Woman are much more susceptible to depression than men.
At age 15, girls are twice as likely as boys to be experiencing depression.
This could be down to hormonal fluctuations, body image issues, genetic factors or other causes.
Men, though, are more likely to suffer persistent depression.
And for women, depression tends to go in cycles.
Brain scans of adolescents in a new study have found different responses at this young age.
For the research, 106 adolescents with depression had their brains scanned while they looked at happy, sad or neutral words.
The results showed the brains of boys and girls responded in different ways, particularly in the supramarginal gyrus and posterior cingulate.
Both areas have previously been linked to depression.
Dr Jie-Yu Chuang, the study’s first author, said:
“Our finding suggests that early in adolescence, depression might affect the brain differently between boys and girls.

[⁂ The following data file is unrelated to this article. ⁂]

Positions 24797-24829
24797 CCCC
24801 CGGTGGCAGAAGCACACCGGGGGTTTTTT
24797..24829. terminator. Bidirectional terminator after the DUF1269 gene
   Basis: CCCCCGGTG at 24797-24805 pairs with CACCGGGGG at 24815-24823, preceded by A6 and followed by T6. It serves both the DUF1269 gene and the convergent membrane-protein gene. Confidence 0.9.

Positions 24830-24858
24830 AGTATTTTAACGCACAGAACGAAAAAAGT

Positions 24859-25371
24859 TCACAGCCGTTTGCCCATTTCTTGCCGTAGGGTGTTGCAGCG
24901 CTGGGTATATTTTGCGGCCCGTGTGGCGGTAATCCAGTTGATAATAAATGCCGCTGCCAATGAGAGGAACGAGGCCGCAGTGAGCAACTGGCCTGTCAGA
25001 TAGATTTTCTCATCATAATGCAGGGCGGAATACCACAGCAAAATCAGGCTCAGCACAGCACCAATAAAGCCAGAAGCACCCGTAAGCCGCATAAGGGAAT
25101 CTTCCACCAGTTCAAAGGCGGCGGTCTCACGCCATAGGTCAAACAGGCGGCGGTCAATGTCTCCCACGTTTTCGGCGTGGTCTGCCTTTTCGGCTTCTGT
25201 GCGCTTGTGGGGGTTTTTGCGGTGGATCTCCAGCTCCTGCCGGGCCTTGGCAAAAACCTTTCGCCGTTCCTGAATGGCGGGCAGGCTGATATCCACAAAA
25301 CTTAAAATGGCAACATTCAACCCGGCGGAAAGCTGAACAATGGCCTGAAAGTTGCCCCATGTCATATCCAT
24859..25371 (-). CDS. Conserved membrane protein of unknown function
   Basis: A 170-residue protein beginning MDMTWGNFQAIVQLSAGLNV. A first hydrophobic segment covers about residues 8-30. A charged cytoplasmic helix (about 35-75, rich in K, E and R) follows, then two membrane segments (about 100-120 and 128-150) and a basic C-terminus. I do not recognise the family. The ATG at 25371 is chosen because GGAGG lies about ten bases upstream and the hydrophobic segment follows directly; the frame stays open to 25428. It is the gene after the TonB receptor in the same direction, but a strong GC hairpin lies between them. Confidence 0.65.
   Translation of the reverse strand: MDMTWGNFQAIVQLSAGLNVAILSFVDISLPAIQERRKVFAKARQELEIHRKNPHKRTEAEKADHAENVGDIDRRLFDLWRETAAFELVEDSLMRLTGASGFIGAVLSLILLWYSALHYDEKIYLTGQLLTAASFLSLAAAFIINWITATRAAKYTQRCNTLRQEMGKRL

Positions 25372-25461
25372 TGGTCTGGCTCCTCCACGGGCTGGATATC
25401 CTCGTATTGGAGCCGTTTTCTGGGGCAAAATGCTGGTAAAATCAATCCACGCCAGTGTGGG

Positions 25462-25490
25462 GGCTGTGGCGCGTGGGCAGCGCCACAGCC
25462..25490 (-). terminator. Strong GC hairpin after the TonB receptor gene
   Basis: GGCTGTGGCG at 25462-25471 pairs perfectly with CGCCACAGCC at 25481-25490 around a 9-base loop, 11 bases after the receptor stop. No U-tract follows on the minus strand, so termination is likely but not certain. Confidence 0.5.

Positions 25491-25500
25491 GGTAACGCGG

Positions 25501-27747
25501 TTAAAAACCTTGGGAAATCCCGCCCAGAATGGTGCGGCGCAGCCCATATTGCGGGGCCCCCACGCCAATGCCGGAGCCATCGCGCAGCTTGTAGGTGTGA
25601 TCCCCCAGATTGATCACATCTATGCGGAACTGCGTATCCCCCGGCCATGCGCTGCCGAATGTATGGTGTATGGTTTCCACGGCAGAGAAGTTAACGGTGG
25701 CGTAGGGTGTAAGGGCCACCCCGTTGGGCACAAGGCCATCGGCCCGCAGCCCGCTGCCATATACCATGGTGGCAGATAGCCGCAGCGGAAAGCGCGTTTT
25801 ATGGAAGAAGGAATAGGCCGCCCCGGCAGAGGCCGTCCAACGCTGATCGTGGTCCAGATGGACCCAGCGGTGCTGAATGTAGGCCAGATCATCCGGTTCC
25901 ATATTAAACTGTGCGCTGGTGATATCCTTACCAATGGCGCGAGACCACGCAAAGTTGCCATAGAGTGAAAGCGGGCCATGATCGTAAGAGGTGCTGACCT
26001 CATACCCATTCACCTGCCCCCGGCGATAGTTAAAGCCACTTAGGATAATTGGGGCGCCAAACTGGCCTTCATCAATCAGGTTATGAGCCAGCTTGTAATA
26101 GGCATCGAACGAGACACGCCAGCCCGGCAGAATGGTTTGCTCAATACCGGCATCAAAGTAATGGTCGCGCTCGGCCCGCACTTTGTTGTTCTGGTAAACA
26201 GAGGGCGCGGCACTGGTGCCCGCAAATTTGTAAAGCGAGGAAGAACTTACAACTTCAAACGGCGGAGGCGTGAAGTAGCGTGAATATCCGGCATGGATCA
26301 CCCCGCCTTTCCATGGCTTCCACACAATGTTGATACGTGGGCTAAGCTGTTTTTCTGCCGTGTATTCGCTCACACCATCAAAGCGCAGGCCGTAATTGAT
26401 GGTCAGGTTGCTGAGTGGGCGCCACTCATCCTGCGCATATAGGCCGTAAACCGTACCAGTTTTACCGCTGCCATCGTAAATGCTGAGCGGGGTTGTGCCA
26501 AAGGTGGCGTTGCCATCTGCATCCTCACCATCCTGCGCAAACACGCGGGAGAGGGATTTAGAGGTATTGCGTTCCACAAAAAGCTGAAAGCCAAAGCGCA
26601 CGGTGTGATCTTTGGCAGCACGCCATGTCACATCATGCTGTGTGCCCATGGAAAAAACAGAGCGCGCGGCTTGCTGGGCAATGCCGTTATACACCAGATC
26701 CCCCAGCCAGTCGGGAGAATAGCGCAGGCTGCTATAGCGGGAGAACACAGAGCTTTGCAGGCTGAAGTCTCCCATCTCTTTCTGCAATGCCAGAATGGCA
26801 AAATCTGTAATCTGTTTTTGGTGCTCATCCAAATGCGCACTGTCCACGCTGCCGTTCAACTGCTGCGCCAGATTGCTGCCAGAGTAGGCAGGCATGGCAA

Sex-specific treatment and prevention strategies for depression should be considered early in adolescence.
Hopefully, these early interventions could alter the disease trajectory before things get worse.”
These early signs in adolescence could be the first indications of the different ways the sexes experience depression.
Dr Chuang said:
“Men are more liable to suffer from persistent depression, whereas in women depression tends to be more episodic.
Compared with women, depressed men are also more likely to suffer serious consequences from their depression, such as substance abuse and suicide.”
Dr Chuang hopes to conduct a larger study in the future:
“I think it would be great to conduct a large longitudinal study addressing sex differences in depression from adolescence to adulthood.”
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The study was published in the journal Frontiers in Psychiatry (Chuang et al., 2017).